Moto Media

Courtney's exit from the WMX is déjà vu for her team boss Josh Coppins

Courtney's demise brought back memories of 2007 and when I reminded him last night, he could only muster a "Yeh."

During the MX1 World Championship Josh had built a 107-point lead in the championship with only 4 rounds to go.  He crashed at Loket busting his shoulder.  I went looking for the 2007 Yamaha media release and here is an edited version.

29 July 2007:  24,000 spectators witnessed Yamaha Motocross Teams Josh Coppins experience the ill-fortune that motocross racing can occasionally serve, at the eleventh round of fifteen, in the FIM MX1 World Championship; the Grand Prix of Czech Republic held at a chilly and showery Loket circuit.

The 30 year old New Zealander failed to pick up points in either race after suffering with unpredictable brake trouble. He finished twenty-second in the first moto after a stone jammed the rear brake pedal and locked the back end solid, causing the Kiwi who was running in third place at the time – to stop and lose almost a lap.

In the second outing a similar strike of bad luck caused Josh to loose brake pressure because of a leaking rear brake hose that was a result of a small collision with another competitor. With no rear braking power he crashed at the bottom of the steep downhill. He was forced to retire with a painful shoulder.

The circuit is located some 140 kilometres west of Prague and short distance outside the idyllic spa town of Karlovy Vary. The course has barely altered over the years with the same steep rises and drops marking the defining features of a fast and natural layout. The mud – littered with small stones – was as slippery as always and made attacking the corners a calculated risk for the riders. Poor weather conditions with fine rain dampened race day.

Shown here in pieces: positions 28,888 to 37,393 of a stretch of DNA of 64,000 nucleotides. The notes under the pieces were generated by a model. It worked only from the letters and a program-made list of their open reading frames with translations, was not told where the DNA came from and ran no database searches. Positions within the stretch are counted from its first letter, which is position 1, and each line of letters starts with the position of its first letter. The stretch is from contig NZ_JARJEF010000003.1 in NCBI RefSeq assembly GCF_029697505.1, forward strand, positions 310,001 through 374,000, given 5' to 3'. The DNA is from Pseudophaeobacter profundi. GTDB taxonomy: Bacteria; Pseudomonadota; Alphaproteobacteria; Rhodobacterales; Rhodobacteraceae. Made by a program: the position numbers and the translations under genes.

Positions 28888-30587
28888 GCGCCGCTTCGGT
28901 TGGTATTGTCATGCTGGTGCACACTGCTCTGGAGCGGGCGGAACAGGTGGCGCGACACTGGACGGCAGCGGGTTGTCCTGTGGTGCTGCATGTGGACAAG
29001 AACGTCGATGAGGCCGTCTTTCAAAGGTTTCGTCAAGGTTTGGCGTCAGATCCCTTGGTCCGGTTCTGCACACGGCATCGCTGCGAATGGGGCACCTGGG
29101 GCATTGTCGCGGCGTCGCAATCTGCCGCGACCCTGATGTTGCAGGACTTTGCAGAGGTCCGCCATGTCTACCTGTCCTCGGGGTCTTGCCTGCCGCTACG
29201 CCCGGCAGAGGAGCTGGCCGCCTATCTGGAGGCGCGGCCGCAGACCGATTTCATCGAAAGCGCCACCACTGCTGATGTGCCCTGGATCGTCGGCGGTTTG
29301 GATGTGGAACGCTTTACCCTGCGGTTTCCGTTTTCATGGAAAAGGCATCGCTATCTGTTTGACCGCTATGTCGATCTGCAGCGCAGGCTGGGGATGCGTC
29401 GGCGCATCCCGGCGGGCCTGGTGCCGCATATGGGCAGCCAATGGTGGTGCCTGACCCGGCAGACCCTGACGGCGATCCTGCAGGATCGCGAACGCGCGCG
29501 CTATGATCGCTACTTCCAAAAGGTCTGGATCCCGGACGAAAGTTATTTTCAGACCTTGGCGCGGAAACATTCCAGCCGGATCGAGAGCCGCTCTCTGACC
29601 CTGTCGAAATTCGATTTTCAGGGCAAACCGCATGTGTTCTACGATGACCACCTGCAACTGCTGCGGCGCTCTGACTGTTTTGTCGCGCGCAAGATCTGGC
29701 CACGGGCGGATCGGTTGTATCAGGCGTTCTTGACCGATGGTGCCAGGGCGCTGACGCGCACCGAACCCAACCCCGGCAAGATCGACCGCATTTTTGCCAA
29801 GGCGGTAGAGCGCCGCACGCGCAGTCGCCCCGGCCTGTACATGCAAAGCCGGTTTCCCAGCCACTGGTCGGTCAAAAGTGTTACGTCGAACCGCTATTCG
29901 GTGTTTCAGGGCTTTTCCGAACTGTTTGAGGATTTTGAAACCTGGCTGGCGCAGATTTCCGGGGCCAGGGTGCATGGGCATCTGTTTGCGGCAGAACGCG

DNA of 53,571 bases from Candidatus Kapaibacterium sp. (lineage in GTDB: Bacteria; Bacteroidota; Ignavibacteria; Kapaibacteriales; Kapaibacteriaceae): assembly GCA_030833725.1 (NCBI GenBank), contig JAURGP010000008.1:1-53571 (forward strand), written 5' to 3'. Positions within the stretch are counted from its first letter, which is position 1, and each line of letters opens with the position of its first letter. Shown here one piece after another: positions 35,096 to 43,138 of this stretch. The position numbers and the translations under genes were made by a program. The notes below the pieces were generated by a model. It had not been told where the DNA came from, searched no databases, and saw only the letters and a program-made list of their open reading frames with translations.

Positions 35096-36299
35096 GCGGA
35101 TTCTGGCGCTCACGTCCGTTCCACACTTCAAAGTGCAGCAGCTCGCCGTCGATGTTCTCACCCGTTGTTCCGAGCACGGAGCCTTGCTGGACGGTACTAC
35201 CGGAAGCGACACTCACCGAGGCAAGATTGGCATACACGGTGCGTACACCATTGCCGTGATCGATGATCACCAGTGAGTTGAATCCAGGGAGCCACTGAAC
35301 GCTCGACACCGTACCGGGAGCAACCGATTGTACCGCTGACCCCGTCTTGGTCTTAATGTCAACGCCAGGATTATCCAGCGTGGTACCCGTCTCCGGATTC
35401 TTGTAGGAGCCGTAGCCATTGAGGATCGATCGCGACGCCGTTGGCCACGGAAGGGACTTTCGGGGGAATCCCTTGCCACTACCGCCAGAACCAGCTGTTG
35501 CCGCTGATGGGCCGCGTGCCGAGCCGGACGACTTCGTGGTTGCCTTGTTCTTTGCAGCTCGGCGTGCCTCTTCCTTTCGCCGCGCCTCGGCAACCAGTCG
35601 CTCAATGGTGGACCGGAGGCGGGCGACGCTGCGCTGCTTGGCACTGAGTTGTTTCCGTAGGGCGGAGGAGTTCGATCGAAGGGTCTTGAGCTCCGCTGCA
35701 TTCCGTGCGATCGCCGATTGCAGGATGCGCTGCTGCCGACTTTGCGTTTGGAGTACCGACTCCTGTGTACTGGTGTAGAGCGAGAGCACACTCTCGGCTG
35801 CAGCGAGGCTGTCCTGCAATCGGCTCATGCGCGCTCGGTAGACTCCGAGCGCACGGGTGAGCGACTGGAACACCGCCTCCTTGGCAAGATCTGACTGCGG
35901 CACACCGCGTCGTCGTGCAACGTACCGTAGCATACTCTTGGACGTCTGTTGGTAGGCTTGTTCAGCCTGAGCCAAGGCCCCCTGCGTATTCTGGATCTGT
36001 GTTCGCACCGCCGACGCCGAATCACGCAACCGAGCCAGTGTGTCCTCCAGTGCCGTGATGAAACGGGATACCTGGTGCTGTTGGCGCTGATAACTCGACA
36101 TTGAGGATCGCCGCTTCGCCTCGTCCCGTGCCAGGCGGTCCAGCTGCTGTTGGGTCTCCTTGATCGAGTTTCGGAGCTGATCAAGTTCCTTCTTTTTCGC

Josh Coppins, Yamaha Motocross Team:

"The first race was going OK. I was sitting comfortably in third and looking to move forward to try and win the race but then a stone jammed in the rear brake and, well, that’s part of racing and there is not much we can do about that. In the second moto I was riding OK, nothing special, and I was trying to do a smart race. Ramon was behind me so I knew I could recover a few more points. I knew I could not win the GP, so there was no point in doing something silly. I had a problem off the step-down and could not stop. I hit the banking pretty hard and now have to try and get these injuries sorted for Namur. To sum the day up all I can say is that’s racing’. I have had good luck this season but today we had two problems that were nobody’s fault but just racing incidents. The points lead is still there but now I just want to make sure my shoulder is OK for Namur.


Footnote:  Josh missed rounds at Namur and Northern Ireland but made an attempt to race at Donington. It earned him just seven points, the result of a 14th position finish in the first moto. He retired from the second moto early on because excessive pain prevented him from continuing. The pain remained during this week despite trying another special treatment. ACT scan of the shoulder revealed that the race at Donington did not aggravate the injury, but that the healing of the bone had not progressed any further. The only advice the doctor could give was to take rest and wait until the bone has healed completely. The prospect of the physically demanding deep sand track of Lierop offers no hope for him to close the point’s deficit so he withdrew. He finished 3rd in the Championship behind Steve Ramon and Kevin Strijbos.